Most kids beg for a pet at some point in childhood, and pets can play a valuable role in your family. Pets offer companionship and comfort and teach children responsibility and empathy. But, for a child prone to allergies, the potential drawbacks might outweigh the positive benefits of pets. The most common pets that cause allergies include cats, guinea pigs, rabbits and dogs, but almost any pet can cause a reaction.
When it comes to low-allergen pets, fish top the list. They have no fur or dander, and children won't be handling them. They're interesting to learn about and soothing to watch. Expenses and maintenance can vary considerably. A single betta fish costs only a few dollars and requires less than one hour of maintenance per week, while a large salt water tank with tropical fish can cost thousands of dollars and require several hours of maintenance weekly.
Reptiles aren't warm and fuzzy, but they are one of the best pet choices for a child with allergies. Snakes, lizards, turtles, salamanders and tortoises all fit the bill, according to the Texas Regional Allergy and Asthma Center. Some reptiles require more care than others, so be sure to do your research before bringing a reptile home. Many snakes, for example, eat live mice, although they eat infrequently. Because reptiles are cold-blooded, they need a heat source, such as a heat pad or lamp.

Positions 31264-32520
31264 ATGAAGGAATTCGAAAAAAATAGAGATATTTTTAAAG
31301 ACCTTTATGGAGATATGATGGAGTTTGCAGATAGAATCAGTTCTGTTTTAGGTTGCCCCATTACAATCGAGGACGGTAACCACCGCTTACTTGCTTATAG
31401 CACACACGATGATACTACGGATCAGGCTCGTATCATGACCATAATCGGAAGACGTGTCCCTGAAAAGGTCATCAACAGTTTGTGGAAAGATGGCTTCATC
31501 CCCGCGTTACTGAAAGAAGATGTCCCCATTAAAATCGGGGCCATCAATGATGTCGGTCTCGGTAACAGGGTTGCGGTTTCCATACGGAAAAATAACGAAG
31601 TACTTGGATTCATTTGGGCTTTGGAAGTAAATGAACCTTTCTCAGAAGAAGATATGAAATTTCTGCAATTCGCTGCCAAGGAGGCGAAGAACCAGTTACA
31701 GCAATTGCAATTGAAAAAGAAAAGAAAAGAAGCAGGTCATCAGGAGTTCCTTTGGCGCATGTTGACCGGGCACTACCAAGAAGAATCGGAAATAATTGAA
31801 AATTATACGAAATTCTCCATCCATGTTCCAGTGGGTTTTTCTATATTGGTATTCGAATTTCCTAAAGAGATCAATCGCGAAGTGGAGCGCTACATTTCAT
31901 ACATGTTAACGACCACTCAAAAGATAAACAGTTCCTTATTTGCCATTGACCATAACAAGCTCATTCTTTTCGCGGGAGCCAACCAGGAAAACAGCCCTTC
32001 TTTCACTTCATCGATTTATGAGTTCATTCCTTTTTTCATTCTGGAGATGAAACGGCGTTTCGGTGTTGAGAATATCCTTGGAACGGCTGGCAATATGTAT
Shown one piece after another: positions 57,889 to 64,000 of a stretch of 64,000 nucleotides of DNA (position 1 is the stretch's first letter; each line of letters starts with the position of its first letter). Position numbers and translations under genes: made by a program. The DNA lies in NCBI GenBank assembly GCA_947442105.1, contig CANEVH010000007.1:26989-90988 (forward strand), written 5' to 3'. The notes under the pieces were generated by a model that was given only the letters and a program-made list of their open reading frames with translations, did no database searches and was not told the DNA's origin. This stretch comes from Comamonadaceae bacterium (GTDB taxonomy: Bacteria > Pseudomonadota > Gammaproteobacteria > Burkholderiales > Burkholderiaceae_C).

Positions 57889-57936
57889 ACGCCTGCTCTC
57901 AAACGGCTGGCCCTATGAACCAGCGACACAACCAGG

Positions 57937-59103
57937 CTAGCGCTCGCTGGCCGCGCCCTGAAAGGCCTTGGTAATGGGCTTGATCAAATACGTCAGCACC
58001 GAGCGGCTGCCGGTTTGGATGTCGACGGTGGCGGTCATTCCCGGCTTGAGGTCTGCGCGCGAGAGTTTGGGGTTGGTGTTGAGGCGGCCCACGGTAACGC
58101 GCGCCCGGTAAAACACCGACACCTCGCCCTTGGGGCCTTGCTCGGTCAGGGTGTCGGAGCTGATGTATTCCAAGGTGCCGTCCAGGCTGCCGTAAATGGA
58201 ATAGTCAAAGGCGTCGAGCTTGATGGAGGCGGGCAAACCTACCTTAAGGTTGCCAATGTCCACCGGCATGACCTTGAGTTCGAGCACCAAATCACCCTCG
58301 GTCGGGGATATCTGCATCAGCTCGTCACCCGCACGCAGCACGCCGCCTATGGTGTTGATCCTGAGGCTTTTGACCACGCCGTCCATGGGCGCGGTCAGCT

The idea that some dog breeds are hypo-allergenic is a common misconception, says Dr. Jules Benson, a veterinarian and vice president of Veterinary Services at Petplan Pet Insurance in Philadelphia. All dogs shed skin and have allergens in their urine and saliva. However, some dogs with fast-growing hair, rather than fur, seem to cause fewer allergies and might be appropriate for kids with mild allergies. Dr. Benson recommends the following dog breeds to minimize the risk of allergic reactions: poodle, Shih Tzu, Lhasa apso, Yorkshire terrier, Maltese, Chinese crested, schnauzer, Airedale and Portuguese water dog.
A child with pet allergies can have a dog or cat if you take a few precautions, according to the Humane Society of the United States. Talk to your pediatrician or an allergist about your child's allergies before bringing home a pet. Your doctor can help you determine which type of animal is best for your child and family. Bathe your pet weekly, using a shampoo specifically made for dogs or cats to remove skin flakes and hair. Install HEPA air cleaners in your home and dust, vacuum and mop frequently. Finally, keep pets out of your child's room and bedding.
Choosing a Pet
Depending on the type of animal you buy, your pet will be part of your family for many years to come. Think carefully about your decision. Your child might beg for a dog, but if he has severe allergies, consider an alternative. Think about your goals in getting a pet, advises Dr. Deborah Gilboa, a family care physician in Pittsburgh, Pennsylvania, and author of "Teach Resilience: Raising Kids Who Can Launch." By articulating what you hope to gain from a pet, you might find alternatives. "If you want a pet to stroke or teach tricks, perhaps you might consider a bird," notes Gilboa.